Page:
It’s early morning and you’re out taking a walk. Every now and then you see birds, and their sounds fill the air. Do you wonder which birds are making which sounds, or what they are saying to each other?
Most birds draw on a repertoire, or variety of sounds, to communicate. Typical sounds fall into two main groups: relatively long and elaborate songs used to impress and attract a mate or declare territorial boundaries; and briefer calls, typically used to identify family members, announce the presence of a predator, or convey information about food.
Once again I have selected a topic which cannot be printed in one article. This week I will talk about bird calls, and then bird songs in the next article.
Bird calls are used for interacting with family members, alerting one another to the presence of predators, keeping in touch while flying, or sharing information about food.
Birds use contact calls to keep in touch as they fly, feed, or go about their day. Contact notes are often short and high-pitched.
The contact call of some species is sometimes its most conspicuous vocalization. Mates can match each other’s calls, helping them to identify their partners, even at a distance or in a large flock.
Many birds use contact calls to keep in touch while migrating. For example, geese honk as they fly. Birds that migrate at night may use nocturnal flight calls.
Many birds utter alarm calls in response to a nearby predator. Some birds even use different calls for warning about ground and aerial predators. For example, birds may use a thin, high-pitched call for a hawk or falcon, prompting nearby birds to dive for cover. They may use a lower pitched, scolding sound when warning of a snake, cat, or other ground based predator. By using alarm calls, birds let the predator know it has been sighted. Having lost the advantage of surprise, the predator may decide to give up the attack. Alarm calls also warn other birds that the predator is there. This may help because birds will often mob predators that are near their nests or young. When birds of many species join in, they have a better chance of chasing the predator away. Alarm calls also help by warning the caller’s young, mates, or relatives to take cover.
Some birds use a found food call, too. Keeping track of a moving swarm of insects may be difficult for a single bird. Attracting other birds may improve its chances of continuing to follow that food.
Baby birds use begging calls to let their parents know when they are hungry. Many songbirds continue to use begging calls even several weeks after they leave the nest, and their parents oblige them. Juvenile Cliff Swallows beg distinctively enough for their own parents to recognize them individually. Cliff Swallows often nest in colonies with hundreds or thousands of other swallows, so it’s important for them to be able to find and recognize their own young after they leave the nest.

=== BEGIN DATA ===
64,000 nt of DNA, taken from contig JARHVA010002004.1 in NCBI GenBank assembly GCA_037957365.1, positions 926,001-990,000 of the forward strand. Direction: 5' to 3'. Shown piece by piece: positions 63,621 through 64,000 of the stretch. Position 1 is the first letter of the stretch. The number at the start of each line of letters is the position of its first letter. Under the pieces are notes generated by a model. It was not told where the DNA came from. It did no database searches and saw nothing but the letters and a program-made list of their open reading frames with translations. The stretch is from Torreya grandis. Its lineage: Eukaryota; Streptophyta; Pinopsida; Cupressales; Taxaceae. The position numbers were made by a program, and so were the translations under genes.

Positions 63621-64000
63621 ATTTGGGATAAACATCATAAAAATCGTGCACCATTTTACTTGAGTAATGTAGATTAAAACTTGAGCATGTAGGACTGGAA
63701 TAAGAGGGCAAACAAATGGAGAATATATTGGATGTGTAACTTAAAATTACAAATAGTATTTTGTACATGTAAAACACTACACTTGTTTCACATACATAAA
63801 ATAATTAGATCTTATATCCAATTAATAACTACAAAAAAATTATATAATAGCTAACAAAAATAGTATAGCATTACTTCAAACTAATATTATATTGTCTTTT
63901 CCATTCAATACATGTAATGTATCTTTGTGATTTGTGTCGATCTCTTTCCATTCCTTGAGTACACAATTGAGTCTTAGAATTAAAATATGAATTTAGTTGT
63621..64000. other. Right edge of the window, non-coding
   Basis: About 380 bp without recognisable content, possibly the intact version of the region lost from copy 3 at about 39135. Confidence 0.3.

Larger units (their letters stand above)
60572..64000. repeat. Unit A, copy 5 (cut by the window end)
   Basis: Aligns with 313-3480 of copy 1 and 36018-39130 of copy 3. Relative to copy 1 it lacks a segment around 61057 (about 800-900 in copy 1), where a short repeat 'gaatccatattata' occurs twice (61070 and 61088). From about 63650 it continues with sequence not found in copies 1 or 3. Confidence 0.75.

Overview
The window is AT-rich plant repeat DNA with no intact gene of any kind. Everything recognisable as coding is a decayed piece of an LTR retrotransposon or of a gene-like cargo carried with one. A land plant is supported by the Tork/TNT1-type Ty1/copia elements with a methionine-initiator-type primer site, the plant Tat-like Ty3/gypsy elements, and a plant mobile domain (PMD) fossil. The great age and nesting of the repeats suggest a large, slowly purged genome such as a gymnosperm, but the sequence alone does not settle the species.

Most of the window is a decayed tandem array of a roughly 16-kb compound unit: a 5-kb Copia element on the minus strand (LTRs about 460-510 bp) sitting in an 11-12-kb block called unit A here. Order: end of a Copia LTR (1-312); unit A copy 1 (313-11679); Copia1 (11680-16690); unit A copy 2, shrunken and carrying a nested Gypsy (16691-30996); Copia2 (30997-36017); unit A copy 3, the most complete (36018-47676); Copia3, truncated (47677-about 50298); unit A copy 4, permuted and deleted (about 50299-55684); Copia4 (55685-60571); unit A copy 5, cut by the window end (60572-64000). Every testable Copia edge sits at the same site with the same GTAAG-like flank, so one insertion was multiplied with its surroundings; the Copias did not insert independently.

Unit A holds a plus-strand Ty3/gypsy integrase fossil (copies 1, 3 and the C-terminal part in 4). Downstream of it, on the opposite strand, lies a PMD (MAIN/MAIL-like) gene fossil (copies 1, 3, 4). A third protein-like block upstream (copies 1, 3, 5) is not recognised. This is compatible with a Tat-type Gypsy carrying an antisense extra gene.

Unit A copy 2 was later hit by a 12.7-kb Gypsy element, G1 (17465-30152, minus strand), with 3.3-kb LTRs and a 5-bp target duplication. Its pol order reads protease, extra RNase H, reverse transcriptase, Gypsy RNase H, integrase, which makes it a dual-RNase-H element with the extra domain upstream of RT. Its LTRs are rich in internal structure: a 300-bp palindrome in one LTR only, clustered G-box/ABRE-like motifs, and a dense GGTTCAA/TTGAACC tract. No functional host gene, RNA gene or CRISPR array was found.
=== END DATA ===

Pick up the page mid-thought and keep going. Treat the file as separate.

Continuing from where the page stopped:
There are two other things I want to mention in today’s column. The first is the Great Backyard Bird Count (GBBC) and the second is a reminder to get your birdhouses up soon.
BACKYARD BIRD COUNT
Feb. 14 is Valentine’s Day, but it’s also the beginning of the Great Backyard Bird Count. It’s fun, easy and also beneficial to birds and science. It’s a study that helps better define bird ranges, populations, migration pathways, and habitat needs. Sponsored by Wild Birds Unlimited, the 17th annual GBBC is a joint project of the Cornell Lab of Ornithology, the National Audubon Society, and Bird Studies Canada. It takes place Feb. 14-17.
Participants count birds in their backyards, local parks or wherever they happen to be. Those tallies are then reported online through the www.BirdSource.org website or www.eBird.org. This links you with scientists, providing feedback through graphics, animated maps, and other regularly updated information.
Almost 135,000 checklists were submitted in 2013, and more are expected this year. Show your love of birds and take part in the GBBC! You can obtain more information online or by calling me at 970-242-2843.
Believe it or not, bluebirds and chickadees are now scoping out neighborhoods to raise a family. They are looking for potential home sites (nesting boxes) and reliable food sources (bird feeders). Make sure you get your nesting boxes up soon so you have a better chance of attracting a family of birds to your backyard.
Thanks again to the Cornell Lab of Ornithology for some of the information in this article.
Local bird expert and GJ Free Press columnist Larry Collins owns Wild Birds Unlimited, 2454 Hwy. 6&50, which caters to folks who want the best backyard bird-feeding experience possible. Email your bird-feeding and birding questions to firstname.lastname@example.org and he’ll answer them in his bi-weekly Q&A column.